Tag: Master

The Right Motive…

Paul emphasized that slaves are to render obedience to their masters with sincerity, as though they were serving Christ, not by way of eye service, simply to please an earthly master.

We live in a society that thrives on image. We have a great concern for appearance, because of how we think others see us.

Godly leaders seek to please the Lord. To the church at Corinth, Paul expressed that pleasing the Lord should be our ambition.

Our family, people at work, neighbors, and fellow Christians are all watching. When we consider our conduct, is it because we want to please those who watch or is our motive to please God?

Self-Control…

A former student, Bill West, summarized Kenneson’s approach to self-control in a powerful way.

The paradox of self-control is clearly stated, self-control is about being master over self by making self the servant (224). In both cases, the master, and subject are both self. Self-control should not be focused on self. While this at first seems to be confusing, Kenneson does a great job of explaining what he means.

Most people read the fruit of the Spirit as things to be done outward, towards other people, then come to self-control and see this as being focused inwardly. This is an incorrect assumption. Self-control, like the rest, is to be focused on others, or as Kenneson puts it ‘other-directed” (237).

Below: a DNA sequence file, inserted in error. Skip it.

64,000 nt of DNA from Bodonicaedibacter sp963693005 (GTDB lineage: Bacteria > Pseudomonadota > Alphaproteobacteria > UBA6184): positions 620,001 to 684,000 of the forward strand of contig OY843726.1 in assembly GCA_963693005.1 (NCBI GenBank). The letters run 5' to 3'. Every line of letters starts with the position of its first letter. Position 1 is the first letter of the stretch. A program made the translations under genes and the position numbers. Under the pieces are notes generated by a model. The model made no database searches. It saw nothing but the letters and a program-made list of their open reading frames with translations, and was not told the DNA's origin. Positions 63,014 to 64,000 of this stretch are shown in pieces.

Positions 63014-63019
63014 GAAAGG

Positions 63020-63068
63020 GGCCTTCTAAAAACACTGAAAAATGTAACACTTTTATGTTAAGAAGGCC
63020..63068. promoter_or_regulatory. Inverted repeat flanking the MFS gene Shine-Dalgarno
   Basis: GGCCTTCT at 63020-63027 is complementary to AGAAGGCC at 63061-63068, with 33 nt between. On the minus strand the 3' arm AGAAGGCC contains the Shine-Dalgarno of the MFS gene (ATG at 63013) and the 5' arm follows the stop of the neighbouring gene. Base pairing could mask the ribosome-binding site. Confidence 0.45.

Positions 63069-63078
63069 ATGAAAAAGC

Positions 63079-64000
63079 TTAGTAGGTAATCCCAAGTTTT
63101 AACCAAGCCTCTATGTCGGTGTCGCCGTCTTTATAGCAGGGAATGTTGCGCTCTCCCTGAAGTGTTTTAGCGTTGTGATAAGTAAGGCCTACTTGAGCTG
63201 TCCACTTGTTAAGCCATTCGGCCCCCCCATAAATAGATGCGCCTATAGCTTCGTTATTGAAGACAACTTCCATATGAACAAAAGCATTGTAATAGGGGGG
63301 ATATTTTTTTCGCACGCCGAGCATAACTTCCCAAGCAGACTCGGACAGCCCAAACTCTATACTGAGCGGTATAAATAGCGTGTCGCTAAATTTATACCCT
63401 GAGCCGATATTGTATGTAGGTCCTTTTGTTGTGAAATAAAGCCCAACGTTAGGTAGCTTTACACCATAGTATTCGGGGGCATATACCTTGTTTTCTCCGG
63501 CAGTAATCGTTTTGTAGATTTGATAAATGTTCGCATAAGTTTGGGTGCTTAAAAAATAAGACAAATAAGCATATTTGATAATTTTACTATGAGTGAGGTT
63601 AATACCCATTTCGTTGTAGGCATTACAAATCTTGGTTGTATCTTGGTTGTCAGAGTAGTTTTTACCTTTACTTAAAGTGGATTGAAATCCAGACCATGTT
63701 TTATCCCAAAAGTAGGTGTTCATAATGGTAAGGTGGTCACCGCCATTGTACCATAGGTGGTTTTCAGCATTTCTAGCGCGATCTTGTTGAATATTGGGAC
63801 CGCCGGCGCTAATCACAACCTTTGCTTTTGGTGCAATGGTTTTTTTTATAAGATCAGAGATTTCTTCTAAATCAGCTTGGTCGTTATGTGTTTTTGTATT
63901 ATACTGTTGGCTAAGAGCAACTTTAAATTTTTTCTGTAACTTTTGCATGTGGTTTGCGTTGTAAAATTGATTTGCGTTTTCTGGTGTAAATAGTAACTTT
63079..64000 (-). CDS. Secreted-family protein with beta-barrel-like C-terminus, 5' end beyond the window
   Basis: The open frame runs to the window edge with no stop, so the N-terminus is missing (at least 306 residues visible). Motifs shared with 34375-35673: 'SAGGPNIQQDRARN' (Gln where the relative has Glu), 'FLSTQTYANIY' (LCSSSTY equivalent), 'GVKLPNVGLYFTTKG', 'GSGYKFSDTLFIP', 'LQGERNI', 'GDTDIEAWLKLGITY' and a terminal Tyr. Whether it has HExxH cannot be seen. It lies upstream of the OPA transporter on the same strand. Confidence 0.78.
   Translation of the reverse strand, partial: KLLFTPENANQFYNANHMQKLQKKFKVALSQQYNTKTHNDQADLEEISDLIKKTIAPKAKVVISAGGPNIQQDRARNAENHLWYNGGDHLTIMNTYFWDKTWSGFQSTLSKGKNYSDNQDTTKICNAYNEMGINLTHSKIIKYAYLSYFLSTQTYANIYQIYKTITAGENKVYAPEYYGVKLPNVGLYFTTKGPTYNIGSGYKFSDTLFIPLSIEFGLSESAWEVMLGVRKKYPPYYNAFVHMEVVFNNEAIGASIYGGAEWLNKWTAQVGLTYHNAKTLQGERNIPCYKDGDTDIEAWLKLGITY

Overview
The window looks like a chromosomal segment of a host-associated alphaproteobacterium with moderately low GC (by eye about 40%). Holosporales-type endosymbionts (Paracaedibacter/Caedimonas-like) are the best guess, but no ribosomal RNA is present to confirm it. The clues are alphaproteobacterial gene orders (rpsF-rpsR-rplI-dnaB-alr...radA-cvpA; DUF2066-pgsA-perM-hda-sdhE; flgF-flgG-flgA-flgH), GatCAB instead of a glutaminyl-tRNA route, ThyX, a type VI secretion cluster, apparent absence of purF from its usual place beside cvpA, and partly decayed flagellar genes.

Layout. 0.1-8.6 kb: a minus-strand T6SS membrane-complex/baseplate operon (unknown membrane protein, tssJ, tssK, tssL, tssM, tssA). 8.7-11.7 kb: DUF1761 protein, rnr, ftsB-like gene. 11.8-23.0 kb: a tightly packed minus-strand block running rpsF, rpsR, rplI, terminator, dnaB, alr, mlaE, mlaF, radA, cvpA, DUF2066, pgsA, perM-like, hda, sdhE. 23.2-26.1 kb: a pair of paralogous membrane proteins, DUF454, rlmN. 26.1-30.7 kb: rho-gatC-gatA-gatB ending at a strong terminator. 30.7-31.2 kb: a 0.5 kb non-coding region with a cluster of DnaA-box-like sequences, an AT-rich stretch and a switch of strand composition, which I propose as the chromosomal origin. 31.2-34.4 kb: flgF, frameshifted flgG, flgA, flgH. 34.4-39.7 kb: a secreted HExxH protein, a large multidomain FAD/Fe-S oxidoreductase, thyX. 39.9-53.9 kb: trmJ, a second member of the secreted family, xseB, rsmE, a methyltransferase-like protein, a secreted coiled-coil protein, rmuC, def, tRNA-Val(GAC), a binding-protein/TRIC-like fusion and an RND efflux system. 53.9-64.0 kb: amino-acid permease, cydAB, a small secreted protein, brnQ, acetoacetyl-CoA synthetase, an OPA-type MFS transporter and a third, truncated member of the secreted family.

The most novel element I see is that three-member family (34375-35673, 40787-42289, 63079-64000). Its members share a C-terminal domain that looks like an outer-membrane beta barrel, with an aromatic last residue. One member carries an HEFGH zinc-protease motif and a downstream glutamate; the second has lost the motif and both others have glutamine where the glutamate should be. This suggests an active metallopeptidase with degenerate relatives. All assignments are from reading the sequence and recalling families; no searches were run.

I encourage you to get Kenneson’s book and read the depths of his approach to this subject.

Learn, Know, Master…

“To learn, read. To know, write. To master, teach.” Teabag

The thought is powerful and has great application for leadership. Think for a moment.

Leaders must be students, learning from every possible source. Leaders must also produce what they learn in a format that others can use for years to come. Write it down!

The last part of this thought encompasses the whole purpose of this post. Experience has demonstrated that mastery takes place when we teach. As we learn, we write down thoughts in preparation for teaching, which strengthen our knowledge of the subject. Teaching the material then leads to mastery of the subject.